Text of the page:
How does Mae Tuck deal with her immortality?

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Tuck Everlasting, written by Natalie Babbitt, is thought of as a piece of classic children's literature. In this story, Babbitt explores the theme of immortality—which is not as desirable as one might think. This is the story of Winnie Foster, a young girl who runs away from home, and her encounters with the Tuck family. The Tuck family, Angus, Mae, Jesse, and Miles, have found a spring of youth and are immortal.

Mae Tuck, the matriarch of the Tuck family, has an interesting viewpoint of immortality. Mae is very straightforward and enjoys the simple things of life, like her music box. Immortality is just another part of life in Mae's opinion. Mae also does not expect anything from her immortality, unlike many others who would want to exploit living forever to become rich or famous-such as the Man in the Yellow Suit. Mae understands that her situation provides more time to care for her family and to continue living the way she has lived for many years. Although Mae is at peace with her own immortality, she does not want Winnie to drink from the spring because she understands that with this immortality come many challenges.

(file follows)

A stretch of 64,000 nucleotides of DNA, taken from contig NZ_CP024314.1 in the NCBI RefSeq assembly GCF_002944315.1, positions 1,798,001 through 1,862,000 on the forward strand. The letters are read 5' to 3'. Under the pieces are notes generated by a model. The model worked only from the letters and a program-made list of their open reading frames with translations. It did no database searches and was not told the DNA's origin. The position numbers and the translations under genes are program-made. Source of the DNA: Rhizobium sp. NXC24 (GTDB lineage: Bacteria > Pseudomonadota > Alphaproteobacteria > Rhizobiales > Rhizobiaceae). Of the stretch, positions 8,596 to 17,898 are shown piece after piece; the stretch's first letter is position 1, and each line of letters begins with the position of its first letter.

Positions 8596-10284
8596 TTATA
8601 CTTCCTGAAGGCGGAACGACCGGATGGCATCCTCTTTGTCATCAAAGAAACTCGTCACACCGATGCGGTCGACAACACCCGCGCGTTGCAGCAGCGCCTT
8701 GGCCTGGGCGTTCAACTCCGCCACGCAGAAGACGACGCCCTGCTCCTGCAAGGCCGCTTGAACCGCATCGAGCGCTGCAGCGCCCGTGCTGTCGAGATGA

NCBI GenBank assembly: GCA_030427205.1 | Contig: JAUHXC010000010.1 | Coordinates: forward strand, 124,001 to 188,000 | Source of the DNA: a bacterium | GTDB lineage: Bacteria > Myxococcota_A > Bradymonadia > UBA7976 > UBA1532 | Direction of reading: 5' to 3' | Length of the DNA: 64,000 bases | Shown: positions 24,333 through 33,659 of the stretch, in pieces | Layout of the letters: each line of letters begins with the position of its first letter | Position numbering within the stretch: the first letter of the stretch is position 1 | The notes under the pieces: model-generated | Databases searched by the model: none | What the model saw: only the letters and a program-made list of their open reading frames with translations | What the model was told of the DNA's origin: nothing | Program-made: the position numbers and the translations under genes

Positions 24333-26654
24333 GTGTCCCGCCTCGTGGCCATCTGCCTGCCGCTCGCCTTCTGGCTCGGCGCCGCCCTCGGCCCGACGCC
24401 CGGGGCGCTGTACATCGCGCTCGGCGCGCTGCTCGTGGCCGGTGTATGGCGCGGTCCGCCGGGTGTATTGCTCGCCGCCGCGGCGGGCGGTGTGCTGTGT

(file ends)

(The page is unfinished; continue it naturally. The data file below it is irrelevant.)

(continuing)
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She handles it in a pretty matter-of-fact kind of a way. Mae's a very down-to-earth, practical woman, and her immortality simply adds to that. She's accepted life as an immortal and all that it brings; she certainly seems to handle life a lot better than Angus. An immortal existence, for Mae, is one without illusions, without fantasies or dreams. As nothing much will ever change, that makes it all the more essential to concentrate on the important things in life, such as family. But this doesn't mean that immortality makes Mae selfish; far from it. She doesn't want Winnie to drink from the eternal spring, not because she doesn't want to share it, but because she knows all about the many challenges involved in being immortal. Indeed, she feels so strongly about this that she's even prepared to kill the man in the yellow suit to protect Winnie, someone she's come to regard as one of the family.

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